List items to different variables

I get a list that is of different length, in example below, 4 or 2 items, I want to save in different variables for later handling. (I use other objects. Both snip below solve the problem, but is there a more pythonic way to do this?

my_list = [4,6,2,11]
my_list = [7,19]

# sample 1

   i1 = my_list[0]
   i2 = my_list[1]
   i3 = my_list[2]
   i4 = my_list[3]
# sample 2

list_len = len(my_list)

if list_len > 0: i1 = my_list[0]
if list_len > 1: i2 = my_list[1]
if list_len > 2: i3 = my_list[2]
if list_len > 3: i4 = my_list[3]

# sample 3

# how do it nice in python?

What’s the advantage of using i3 over my_list[2]?

My recommendation would be to not do that in the first place and just use the index.

later in code i3 object may be used (in code someone else wrote). with this setup, then I can check if i3 object exists etc. But good point, when bringing problem isolated, it don’t make much sense.

I would say later in code the i3 name may be used. The object either exists or it doesn’t.

As such, at the interface to such code, you could assign to the name at that time. What would you expect to do in that section if the list were only 2 items long? If it’s going to throw an error anyway, you could just throw it earlier by doing:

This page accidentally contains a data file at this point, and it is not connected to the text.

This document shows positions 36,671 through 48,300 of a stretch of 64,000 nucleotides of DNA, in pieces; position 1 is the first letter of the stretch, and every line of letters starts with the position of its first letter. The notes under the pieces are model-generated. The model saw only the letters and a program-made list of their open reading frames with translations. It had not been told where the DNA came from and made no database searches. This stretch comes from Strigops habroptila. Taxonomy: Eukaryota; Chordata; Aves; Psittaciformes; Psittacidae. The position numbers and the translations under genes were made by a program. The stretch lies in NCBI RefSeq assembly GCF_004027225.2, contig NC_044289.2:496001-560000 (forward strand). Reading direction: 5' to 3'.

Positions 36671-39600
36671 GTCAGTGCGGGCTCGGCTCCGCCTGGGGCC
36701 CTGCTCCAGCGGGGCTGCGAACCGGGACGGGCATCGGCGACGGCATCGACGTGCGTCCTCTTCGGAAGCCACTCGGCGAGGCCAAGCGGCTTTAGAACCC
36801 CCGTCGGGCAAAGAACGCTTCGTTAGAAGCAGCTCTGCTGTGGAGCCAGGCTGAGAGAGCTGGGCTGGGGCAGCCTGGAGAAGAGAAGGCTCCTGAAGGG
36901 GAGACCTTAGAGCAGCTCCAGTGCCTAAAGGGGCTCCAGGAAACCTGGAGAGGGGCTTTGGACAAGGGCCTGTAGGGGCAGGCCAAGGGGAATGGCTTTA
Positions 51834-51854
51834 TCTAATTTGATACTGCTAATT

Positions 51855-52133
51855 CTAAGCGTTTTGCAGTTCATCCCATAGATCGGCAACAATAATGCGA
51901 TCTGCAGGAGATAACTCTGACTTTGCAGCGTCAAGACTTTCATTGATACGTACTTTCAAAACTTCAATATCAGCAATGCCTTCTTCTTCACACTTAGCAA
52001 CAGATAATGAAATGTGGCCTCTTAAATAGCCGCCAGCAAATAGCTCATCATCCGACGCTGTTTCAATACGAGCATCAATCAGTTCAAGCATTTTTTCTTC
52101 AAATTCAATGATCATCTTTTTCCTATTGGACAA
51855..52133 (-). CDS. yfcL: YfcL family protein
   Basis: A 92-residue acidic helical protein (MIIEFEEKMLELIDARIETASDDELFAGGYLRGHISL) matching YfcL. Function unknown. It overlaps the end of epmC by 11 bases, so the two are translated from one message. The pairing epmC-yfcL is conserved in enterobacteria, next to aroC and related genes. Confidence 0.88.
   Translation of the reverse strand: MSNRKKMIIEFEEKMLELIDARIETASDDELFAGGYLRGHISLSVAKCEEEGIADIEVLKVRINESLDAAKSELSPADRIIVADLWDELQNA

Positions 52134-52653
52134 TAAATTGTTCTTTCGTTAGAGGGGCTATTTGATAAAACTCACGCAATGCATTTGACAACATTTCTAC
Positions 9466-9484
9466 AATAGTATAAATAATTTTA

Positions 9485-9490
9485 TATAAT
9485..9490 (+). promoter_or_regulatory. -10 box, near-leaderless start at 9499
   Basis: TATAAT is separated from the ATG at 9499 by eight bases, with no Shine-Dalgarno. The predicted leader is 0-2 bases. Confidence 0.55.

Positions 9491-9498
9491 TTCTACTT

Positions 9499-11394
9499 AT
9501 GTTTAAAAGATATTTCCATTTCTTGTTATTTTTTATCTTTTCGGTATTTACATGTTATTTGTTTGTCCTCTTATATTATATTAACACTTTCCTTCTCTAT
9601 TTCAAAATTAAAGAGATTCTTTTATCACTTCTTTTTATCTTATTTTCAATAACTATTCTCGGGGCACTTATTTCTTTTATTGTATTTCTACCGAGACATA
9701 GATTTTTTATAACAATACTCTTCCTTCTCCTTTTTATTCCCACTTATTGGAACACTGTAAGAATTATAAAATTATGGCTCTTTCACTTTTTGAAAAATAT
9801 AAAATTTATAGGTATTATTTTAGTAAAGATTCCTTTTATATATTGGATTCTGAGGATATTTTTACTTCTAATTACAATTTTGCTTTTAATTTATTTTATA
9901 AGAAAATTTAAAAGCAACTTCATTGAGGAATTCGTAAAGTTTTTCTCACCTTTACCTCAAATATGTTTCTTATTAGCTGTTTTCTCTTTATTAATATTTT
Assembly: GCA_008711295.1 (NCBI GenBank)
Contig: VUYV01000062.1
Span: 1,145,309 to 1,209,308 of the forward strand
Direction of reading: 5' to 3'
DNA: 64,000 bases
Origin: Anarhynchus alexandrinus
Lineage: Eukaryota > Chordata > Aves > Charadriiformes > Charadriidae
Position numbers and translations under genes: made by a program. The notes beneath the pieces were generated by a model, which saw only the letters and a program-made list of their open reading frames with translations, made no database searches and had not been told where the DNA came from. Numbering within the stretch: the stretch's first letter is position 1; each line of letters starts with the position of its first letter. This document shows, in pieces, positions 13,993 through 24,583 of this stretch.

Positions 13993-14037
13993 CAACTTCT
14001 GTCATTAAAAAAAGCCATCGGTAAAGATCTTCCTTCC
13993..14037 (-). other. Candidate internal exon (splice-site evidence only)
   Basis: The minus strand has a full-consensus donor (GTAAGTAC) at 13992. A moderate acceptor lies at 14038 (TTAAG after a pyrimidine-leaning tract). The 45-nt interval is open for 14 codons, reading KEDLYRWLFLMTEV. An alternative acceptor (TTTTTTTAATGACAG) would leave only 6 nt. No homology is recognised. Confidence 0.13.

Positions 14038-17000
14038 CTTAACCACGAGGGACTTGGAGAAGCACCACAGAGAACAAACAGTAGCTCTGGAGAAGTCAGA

i1, i2, i3, i4 = my_list[:4]

Or is it somehow checking if i3 is assigned (which it wouldn’t be in the above examples)?

exec() takes a string and executes it as line of code. It is an ugly duckling but is a beautiful problem solver when there is no better way. Explained HERE.

for varidx, item in enumerate(my_list):
    exec('i'+str(varidx+1)+ '= item') #on first pass, executes 'i1 = item'

A small note here. An empty list will evaluate to a boolean False. Non-empty == True.

if list_len > 0: i1 = my_list[0]  #these give
if my_list: i1 = my_list[0]       #the same result

This boolean behavior is a bit hidden, though, and only readable by someone experienced enough to know about it.

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There are many ways to do this, and the choice between them is mostly a matter of personal taste. But if you absolutely know that the list must have exactly 2 or 4 items, you can do this:

i1, i2 = mylist[:2]
i3, i4 = mylist[2:] or [None, None]  # Use None as default for missing values


i1, i2, *tmp = mylist
i3, i4 = tmp or [None, None]

One more:

i1, i2, i3, i4 = (mylist + [None, None])[:4]

i1, i2, *tmp = mylist
i3, i4 = tmp or [None, None]

This one suits my taste for being concise and readable with minimal mental gymnastics. The exec() loop has the benefit of parsing a data object with any number of members/elements but can be somewhat esoteric at first glance. The way Python offers you so many choices is wonderful.

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